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it full. The hens were moving about between th,e house and
the bluffside, pecking fastidiously, now and then, at the wet

Just before they reached the porch, Mr. Munn stopped,
"Bill Christian is dead," he said quietly. "He died four
days ago."

" Last night," Willie Proudfit exclaimed, " last night she
said he was gitten on I"

" He is dead. That was one of the things she came to tell

" Dead," Willie Proudfit repeated, as though bringing the
thought to slow realization, "and me sayen what I said."
Then he added: " Hit makes a man feel lak dirt, inside. Sayen
them things. Thinken 'em."

" It's all right," Mr. Munn said.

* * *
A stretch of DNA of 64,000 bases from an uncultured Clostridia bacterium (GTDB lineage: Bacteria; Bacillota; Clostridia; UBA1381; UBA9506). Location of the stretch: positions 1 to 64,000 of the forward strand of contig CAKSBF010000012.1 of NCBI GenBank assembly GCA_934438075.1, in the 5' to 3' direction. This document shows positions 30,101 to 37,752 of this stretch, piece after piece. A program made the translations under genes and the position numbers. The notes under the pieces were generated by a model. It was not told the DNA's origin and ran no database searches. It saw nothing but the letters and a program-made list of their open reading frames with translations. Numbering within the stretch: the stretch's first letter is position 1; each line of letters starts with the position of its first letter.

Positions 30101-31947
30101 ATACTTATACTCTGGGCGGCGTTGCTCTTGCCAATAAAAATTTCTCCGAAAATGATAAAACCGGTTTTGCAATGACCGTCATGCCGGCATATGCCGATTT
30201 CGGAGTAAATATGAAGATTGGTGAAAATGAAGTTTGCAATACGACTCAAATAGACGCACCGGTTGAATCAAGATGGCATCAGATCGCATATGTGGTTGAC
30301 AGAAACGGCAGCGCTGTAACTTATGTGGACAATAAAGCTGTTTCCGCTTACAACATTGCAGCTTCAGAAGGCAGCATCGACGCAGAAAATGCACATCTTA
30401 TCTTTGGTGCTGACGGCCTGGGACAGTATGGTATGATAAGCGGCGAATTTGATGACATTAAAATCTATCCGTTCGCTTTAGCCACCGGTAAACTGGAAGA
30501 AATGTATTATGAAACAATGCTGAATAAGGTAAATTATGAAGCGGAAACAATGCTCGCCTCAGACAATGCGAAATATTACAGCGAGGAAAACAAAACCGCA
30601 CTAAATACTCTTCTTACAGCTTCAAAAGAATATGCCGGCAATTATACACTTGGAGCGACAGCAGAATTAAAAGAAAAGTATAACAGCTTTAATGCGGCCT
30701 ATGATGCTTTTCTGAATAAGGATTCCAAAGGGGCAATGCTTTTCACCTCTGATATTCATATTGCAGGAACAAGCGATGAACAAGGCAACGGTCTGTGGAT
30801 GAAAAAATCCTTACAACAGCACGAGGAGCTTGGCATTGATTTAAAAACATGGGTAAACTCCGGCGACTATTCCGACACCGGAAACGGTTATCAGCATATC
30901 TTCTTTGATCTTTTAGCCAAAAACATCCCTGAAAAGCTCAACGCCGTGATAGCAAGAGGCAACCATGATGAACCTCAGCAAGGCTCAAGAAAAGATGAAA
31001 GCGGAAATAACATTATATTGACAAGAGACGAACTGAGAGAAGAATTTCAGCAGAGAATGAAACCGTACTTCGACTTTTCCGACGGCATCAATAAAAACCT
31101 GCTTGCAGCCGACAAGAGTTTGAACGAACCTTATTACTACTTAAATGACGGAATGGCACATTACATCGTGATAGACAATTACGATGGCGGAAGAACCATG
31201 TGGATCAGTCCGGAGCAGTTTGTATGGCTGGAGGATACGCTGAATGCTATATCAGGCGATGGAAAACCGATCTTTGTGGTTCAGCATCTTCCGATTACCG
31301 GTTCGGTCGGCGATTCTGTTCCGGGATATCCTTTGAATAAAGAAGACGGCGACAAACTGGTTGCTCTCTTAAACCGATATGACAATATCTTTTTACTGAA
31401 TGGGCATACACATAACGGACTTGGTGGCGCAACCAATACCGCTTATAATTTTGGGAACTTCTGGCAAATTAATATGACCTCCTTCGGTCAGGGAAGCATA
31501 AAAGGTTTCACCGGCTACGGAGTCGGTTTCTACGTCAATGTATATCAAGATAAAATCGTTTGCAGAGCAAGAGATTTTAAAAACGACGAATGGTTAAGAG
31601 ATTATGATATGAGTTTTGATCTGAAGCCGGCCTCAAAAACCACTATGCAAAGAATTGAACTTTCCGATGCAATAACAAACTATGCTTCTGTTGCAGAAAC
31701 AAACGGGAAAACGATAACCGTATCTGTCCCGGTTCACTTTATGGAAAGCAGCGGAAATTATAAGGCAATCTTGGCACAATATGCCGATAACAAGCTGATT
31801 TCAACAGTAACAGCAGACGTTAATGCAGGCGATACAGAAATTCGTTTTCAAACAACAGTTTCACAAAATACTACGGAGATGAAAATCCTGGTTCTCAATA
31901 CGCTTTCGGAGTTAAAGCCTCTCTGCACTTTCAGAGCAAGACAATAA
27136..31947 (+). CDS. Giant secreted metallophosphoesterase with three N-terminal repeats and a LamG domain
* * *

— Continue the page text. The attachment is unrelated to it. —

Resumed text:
They went on, into the kitchen.

At breakfast nobody talked much. Adelle Proudfit talked
some, and Lucille Christian, but the others were silent. To-
ward the end of the meal they, too, became silent. Lucille
Christian's face was very pale, and the skin seemed to be
drawn painfully tight across the bone.

After breakfast Sylvestus, who was to take Lucille Christian
to the railroad at Ashby's Crossing, went to the stable to
harness the horse. The others remained seated at the table
for a little while longer, and then went out to the front porch
to wait for him. He drove the buggy to the gate, got out and
hitched the horse, and approached the porch, where the
others were standing in silence. When he came up, Lucille
Christian, looking over the fields that lay along the creek,
said almost casually, "Well, we did get a little rain, after

Standing on the ground just at the edge of the porch before
her, Sylvestus abruptly struck the toe of his shoe into the
earth, and stared down at the scar he had made. " Hit ain't
nuthen," he returned. " Hit ain't more'n laid the dust. Hit
ain't cleaned air leaf in the field."

" I thought it might help a little," she replied.